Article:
Vol. 55, No. 4

In this edition

by LOU ZICKAR With the Taliban once again in control of Afghanistan and America marking the 20th anniversary of the September 11th terrorist attacks, The Ripon Forum examines “The Lessons of 9/11” and what has been learned — and not learned — from that tragic and fateful day.


On September 11, 2001, 10 members of the U.S. House of Representatives joined Defense Secretary Donald Rumsfeld for breakfast at the Pentagon. This is their story.

We Cannot Create a Safe Haven For Terrorists

President Biden’s decision to withdraw from Afghanistan allows, and even accelerates, the nation returning to the conditions that permitted the 9/11 terrorist attack to happen in the first place.

We Cannot Be Complacent in the Face of New Threats

Twenty years after the horrific attacks of September 11th, we are once again facing an Afghanistan that will serve as a refuge and training ground for terrorists.

We Cannot Change the Past, but We Must Learn From It

The American people know that what happens over half a world away can have a direct impact on their safety. It happened on 9/11, and it can happen again.

We Must Always Honor Our Commitments to Our Allies and Friends

President Biden’s ill-advised, disorganized, and dishonorable flight from Afghanistan makes America less safe, and raises questions about our resolve and credibility around the world.

We Must Never Again Underestimate Our Enemy

We downplayed the threat of terrorism 20 years ago and Americans paid the price with their lives. This is a mistake that we cannot repeat if we hope to prevent future attacks.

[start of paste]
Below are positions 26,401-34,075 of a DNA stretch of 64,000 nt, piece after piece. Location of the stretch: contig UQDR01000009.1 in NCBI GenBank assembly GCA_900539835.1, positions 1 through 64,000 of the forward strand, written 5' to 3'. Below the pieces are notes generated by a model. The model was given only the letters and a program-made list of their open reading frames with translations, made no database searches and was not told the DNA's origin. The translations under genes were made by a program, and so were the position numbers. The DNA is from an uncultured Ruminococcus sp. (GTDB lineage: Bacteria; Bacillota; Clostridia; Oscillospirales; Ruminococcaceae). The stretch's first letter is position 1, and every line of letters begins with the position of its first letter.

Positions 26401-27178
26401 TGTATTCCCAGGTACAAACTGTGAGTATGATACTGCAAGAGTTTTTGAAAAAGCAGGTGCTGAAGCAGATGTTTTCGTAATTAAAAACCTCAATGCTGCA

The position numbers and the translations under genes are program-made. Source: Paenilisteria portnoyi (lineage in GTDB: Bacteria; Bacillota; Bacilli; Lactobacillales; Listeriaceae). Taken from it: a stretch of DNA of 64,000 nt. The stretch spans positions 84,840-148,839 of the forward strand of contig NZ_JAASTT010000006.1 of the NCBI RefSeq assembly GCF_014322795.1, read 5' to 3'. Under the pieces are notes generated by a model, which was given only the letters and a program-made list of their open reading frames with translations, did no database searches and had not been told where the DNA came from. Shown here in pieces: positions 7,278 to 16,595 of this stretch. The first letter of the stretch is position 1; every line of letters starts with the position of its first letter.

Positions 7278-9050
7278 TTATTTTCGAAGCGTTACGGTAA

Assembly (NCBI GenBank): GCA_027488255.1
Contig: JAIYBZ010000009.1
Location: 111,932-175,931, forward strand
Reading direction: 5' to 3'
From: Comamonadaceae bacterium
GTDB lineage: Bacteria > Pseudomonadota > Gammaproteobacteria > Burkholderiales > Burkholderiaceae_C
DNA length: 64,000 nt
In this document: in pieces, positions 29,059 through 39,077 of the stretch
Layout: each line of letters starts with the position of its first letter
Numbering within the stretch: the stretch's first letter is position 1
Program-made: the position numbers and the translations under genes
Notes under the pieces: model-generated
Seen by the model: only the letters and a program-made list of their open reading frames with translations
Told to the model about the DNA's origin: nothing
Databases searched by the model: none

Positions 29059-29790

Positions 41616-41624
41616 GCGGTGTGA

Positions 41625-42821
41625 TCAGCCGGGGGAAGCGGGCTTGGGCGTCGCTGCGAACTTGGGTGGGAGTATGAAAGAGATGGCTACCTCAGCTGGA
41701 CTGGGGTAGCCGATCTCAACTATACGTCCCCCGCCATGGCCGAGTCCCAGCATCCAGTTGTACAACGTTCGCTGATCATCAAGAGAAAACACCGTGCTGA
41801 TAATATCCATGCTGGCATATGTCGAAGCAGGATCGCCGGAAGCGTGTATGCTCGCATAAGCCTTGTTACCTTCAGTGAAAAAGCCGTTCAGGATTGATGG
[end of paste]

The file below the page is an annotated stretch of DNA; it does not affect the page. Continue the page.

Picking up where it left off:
We Need to Be Unified Against All Threats, Both Foreign and Domestic

America came together in the weeks and months following 9/11, and we need to do the same in the face of continuing threats overseas and increasing threats here at home.

Measuring the Effectiveness of the War on Terror

Are we eliminating more terrorists than are being created? Unfortunately, no one seems to know.

From Unity After 9/11 to the Threat of Homegrown Terror Today

by JAVED ALI The terrorist threat in America has evolved in a way that seemed unimaginable 20 years ago.

Preparing for the Next Biological Threat

Despite the threat, funding for some of our key biodefense initiatives overseas atrophied.

Ripon Profile of August Pfluger

The first-term Congressman from Texas’s 11th District discusses his service in the military, his new career on Capitol Hill, and how the attacks of September 11, 2001 affected both.

Ripon Profile of August Pfluger

Name: August  Pfluger

Occupation: Representative for Texas’s 11th Congressional District

Previous positions held: Currently a Colonel, U.S. Air Force Reserve, previously an F-22/F-15 pilot with 300+ combat hours and 2,000 flight hours, a Squadron Commander, an NSC Advisor, and a NATO officer.

Where were you on September 11, 2001? On 9/11, I was in Del Rio, Texas — one week away from graduating pilot training and entering the ranks of the US Air Force as the newest fighter pilot.

How did the 9/11 terrorist attacks shape your career in the military? 9/11 changed everything for the US Air Force. From that day on, the Air Force has been constantly deployed around the globe fighting against terrorism and deterring growing powers like China and Russia. I have been deployed all over the world in support of the security of our Nation as well as our allies and partners. This includes fighting against ISIS in Iraq/Syria, deterring Russia in Europe, and deploying multiple times to the Pacific to deter China. As a member of the National Security Council staff, I was able to draw upon these experiences to advise the President and keep our nation safe and secure.

What are the lessons of 9/11 that are shaping your career in Congress today? The attacks of 9/11 have imprinted upon me the fact that our freedom is not free. We must remain vigilant about assessing threats, and we must be willing to use every instrument of power to keep our country and our allies safe. Negotiating from a position of weakness or turning a blind eye to threats will only result in a less secure nation. 9/11 reminds me of how important it is to deter and defeat any and all threats before they reach our borders.